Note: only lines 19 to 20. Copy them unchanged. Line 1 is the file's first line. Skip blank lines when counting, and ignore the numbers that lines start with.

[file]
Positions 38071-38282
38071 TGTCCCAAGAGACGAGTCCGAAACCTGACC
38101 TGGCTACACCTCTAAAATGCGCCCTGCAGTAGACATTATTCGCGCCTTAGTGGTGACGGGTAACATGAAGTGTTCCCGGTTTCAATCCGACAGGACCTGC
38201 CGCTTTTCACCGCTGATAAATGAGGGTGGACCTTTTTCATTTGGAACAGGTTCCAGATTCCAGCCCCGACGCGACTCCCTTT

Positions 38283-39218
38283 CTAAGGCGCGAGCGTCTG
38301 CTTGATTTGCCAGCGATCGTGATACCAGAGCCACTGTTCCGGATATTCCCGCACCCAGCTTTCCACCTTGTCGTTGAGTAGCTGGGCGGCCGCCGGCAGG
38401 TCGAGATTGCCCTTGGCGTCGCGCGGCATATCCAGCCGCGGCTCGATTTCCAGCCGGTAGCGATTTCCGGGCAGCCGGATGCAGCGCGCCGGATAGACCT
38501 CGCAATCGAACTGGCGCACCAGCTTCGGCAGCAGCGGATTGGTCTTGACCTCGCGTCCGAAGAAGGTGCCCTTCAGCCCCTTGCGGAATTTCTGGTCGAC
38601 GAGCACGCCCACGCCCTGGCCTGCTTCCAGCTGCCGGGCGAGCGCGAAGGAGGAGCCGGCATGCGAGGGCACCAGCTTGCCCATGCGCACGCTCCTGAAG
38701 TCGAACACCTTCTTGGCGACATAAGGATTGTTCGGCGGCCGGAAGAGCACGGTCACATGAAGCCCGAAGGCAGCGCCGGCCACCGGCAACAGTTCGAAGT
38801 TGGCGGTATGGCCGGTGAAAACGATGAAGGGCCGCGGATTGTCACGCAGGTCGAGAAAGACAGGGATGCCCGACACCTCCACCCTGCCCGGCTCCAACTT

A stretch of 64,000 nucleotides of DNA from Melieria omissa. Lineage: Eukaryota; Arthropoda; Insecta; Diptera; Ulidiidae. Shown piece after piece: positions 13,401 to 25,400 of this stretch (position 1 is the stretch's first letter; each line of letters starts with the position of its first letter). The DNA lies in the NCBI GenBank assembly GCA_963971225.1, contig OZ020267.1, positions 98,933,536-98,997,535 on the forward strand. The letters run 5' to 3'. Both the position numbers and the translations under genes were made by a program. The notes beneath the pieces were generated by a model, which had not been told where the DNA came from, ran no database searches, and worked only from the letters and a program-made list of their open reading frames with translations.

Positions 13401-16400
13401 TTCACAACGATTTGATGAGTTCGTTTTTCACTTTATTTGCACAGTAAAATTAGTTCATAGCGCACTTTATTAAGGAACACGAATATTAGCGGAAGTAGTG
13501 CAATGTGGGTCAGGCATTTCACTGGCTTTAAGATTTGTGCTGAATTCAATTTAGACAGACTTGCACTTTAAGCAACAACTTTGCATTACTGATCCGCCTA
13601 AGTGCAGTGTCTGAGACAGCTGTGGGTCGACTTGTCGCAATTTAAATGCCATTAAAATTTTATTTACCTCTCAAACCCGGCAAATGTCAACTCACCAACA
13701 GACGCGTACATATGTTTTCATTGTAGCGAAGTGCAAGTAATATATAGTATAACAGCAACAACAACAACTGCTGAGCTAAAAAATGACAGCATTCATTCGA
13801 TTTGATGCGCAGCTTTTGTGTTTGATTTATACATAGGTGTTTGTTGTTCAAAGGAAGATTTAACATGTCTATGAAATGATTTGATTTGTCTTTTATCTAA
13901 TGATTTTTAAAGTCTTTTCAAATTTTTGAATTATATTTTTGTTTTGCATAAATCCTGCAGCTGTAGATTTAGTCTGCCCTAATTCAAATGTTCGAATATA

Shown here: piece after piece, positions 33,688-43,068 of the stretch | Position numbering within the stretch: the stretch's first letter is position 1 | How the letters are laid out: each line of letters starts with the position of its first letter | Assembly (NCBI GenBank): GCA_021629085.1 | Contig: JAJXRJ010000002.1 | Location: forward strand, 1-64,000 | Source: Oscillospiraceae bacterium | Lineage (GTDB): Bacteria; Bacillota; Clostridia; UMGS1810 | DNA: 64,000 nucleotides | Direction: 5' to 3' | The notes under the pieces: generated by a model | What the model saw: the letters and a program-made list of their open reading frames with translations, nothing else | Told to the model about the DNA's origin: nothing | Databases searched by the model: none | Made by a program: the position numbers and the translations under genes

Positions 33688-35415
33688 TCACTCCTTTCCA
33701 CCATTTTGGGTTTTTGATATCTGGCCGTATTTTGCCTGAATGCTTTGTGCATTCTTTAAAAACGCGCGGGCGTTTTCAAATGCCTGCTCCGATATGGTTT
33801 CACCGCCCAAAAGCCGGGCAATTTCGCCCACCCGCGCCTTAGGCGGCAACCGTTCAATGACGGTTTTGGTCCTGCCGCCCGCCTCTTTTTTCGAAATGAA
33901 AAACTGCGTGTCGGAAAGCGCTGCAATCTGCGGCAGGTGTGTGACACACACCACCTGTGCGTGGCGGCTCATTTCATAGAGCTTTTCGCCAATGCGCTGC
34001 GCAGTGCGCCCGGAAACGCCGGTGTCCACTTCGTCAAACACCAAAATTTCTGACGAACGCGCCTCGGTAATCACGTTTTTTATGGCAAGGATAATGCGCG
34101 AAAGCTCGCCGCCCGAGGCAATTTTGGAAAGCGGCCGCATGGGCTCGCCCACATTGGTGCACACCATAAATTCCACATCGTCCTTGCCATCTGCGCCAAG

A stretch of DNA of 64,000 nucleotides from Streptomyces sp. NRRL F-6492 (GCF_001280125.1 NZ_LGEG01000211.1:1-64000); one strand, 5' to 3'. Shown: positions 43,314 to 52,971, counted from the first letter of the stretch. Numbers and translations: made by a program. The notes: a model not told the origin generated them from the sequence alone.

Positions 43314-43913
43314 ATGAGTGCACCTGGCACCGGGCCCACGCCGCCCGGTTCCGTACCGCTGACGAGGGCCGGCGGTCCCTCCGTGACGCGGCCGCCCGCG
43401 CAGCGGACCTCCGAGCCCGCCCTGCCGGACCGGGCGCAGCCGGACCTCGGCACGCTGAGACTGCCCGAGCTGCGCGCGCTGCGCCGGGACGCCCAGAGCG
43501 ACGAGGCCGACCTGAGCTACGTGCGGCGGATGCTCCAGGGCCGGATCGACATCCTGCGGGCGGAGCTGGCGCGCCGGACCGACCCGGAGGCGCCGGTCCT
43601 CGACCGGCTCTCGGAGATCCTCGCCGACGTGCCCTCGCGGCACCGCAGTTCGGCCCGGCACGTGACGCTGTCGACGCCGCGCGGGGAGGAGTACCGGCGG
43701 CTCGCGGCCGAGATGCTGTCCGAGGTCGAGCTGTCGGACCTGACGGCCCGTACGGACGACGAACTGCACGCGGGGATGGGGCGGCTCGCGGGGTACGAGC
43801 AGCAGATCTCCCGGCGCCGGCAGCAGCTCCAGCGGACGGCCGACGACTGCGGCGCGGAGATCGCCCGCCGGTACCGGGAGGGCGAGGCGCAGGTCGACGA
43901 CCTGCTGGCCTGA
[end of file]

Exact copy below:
13801 TTTGATGCGCAGCTTTTGTGTTTGATTTATACATAGGTGTTTGTTGTTCAAAGGAAGATTTAACATGTCTATGAAATGATTTGATTTGTCTTTTATCTAA
13901 TGATTTTTAAAGTCTTTTCAAATTTTTGAATTATATTTTTGTTTTGCATAAATCCTGCAGCTGTAGATTTAGTCTGCCCTAATTCAAATGTTCGAATATA